Wainwright had two Cy Young type seasons in 2009 and 2010 before missing all of 2011 after having Tommy John’s Surgery. It took him a few months to return to form, and looks locked in and ready to go. He’s one of the best pitchers in the game when he’s healthy and all signs point to a big season from the 31 year old ace of the Cardinals.
4. Cliff Lee (Phillies)
Lee is coming off five excellent seasons in which he threw 211 innings or more. He has amazing control and a fine strikeout rate. He only has one Cy Young on his shelf, but this lefty ace could easily have a couple more. He is, without a doubt, owner of the best 6-9 season in baseball history and shows no sign of slowing down.
3. Cole Hamels (Phillies)
Everything about Cole Hamels’ game is awesome. Strikeouts, few walks, durability. He doesn’t quite have the ceiling of the others, but he’s consistency keeps him at the top of this list. The changeup is one of the best in the game and he remains the youngest of the Phillies aces heading into 2013.
2. Clayton Kershaw (Dodgers)
Kershaw is awesome. I don’t think I have to say anything else. He’s 25, has a Cy Young and a couple of near misses. He’s the best left handed pitcher in the game and should be for years to come. The only question about Kershaw is if he or Verlander will break the $200 million barrier for starters.
1. Stephen Strasburg (Nationals)
Last season was all about the innings limit. When he’s allowed to pitch, he is off the charts incredible. His career strikeout rate is 11.21 with a 2.71 BB/9. If he can hold up and stay healthy, he’s the best pitcher in the league. His stuff is amazing to watch. Is he Justin Verlander? Maybe not. Is he as close as any right hander in the game, you bet. Stephen Strasburg is the real deal.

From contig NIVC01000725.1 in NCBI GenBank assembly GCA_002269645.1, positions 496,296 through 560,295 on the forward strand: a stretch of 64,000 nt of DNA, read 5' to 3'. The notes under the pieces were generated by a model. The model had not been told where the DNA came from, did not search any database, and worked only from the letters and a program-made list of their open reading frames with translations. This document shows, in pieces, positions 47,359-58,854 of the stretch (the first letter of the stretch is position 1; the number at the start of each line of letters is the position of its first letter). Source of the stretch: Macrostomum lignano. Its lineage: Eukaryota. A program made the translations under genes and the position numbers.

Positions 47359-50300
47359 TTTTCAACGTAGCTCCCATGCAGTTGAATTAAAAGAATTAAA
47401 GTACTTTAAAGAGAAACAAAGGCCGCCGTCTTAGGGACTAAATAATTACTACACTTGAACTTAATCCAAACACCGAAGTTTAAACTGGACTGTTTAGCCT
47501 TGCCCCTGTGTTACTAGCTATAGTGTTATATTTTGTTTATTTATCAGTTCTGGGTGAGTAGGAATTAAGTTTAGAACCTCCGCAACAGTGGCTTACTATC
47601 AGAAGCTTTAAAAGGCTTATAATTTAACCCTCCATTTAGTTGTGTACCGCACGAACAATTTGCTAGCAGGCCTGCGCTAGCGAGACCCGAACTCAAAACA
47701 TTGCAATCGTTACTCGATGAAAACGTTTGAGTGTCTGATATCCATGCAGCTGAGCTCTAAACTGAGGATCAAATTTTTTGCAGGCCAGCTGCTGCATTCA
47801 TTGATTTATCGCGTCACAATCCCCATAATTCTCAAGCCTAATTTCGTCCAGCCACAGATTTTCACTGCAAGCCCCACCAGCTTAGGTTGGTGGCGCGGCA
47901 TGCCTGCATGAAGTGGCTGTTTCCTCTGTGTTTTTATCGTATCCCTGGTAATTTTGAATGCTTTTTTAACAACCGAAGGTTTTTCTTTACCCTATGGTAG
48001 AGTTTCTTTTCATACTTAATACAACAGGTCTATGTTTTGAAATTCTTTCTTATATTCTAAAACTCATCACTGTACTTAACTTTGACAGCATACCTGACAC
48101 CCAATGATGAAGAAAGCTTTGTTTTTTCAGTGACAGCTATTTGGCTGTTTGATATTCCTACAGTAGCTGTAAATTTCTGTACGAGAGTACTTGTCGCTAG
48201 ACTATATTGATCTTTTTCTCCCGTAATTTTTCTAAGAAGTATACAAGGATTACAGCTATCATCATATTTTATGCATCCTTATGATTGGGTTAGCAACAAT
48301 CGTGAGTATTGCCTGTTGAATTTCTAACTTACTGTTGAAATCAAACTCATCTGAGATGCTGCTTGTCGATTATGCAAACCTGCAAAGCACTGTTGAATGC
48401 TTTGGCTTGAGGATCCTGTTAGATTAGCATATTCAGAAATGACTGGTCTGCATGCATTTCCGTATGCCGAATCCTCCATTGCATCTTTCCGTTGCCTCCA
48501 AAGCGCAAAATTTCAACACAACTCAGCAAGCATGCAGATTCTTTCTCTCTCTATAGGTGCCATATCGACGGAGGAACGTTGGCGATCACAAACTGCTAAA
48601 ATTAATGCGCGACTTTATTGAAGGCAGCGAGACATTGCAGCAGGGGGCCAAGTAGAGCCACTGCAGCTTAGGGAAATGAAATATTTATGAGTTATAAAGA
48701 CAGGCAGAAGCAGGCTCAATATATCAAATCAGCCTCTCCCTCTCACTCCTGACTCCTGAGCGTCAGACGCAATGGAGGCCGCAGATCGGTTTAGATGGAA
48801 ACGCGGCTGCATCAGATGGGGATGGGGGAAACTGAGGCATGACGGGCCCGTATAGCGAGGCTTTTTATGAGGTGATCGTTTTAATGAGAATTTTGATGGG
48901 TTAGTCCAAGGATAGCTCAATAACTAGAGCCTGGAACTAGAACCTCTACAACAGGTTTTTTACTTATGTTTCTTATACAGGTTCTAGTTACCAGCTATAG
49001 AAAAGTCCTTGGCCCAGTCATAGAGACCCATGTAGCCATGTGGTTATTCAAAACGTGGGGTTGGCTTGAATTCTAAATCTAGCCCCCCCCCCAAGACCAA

What do you think? Kershaw or Strasburg? Or, someone else?
The Rookie of the Year award is one of the most interesting awards to discuss at the end of the season most years because it can mean so many different things. It could be the most valuable rookie, the rookie who played the best during his time in the show, or a rookie who had a good season and looks to have a brighter future.
Predicting who is going to win at the outset of the season is quite difficult most seasons because it is so hard to determine playing time. Oscar Taveras, the Cardinals outfielder, is likely the best player in the NL with rookie status this season, but his path to playing time is blocked. If Carlos Beltran breaks his ankle tomorrow, things change quite a bit.
So when choosing a preseason Rookie of the Year, one must look for talent and one must look for consistent at bats or innings. We at SABR Toothed Tigers considered a number of candidates for this award including Taveras, but ultimately settled on who we consider to be the talented rookie with the clearest path to a full season of playing time.
And the award will go to…
Adam Eaton (CF – Diamondbacks)
With Justin Upton and Chris Young out of the picture, Cody Ross will slide to right field this season for the Dbacks, giving Eaton a chance to take the everyday job in center. The newly 24 year old Eaton looks to solidify the leadoff spot this season and brings above average regular potential to the table.
Most scouts don’t consider him to have superstar potential, but he could be a very solid major leaguer for years to come. Eaton is very good on defense with excellent speed and a great arm that will play at any of the three outfield spots.
He’s stolen 40 or more bases in each of the last two seasons across multiple levels and has consistently put up a better than .300 average and .400 on base in the minor leagues. His 5’8” frame isn’t built for power, but if you’re looking for a speedy leadoff hitter who plays great defense, Eaton is your guy.
He’s a very good player with little left to prove in the minor leagues and should have an everyday spot on a decent to good big league team. It’s hard to find a lot of other NL players who fit that bill. The Mets and Cardinals have pitchers who could contribute in a big way, but there is more uncertainty there in my opinion. The Padres Jed Gyrko is another candidate, but he’s playing on a lesser club in a tougher park, all while likely playing a new position. He gave Eaton a run for his money in our voting, but came up short.
Adam Eaton has hit at every level and looks poised for a strong rookie campaign in a field of players with difficult paths to full seasons of playing time. He’s not an MVP type player like Mike Trout was last year, but when 2013 is over, he’ll get his hands on some hardware of his own.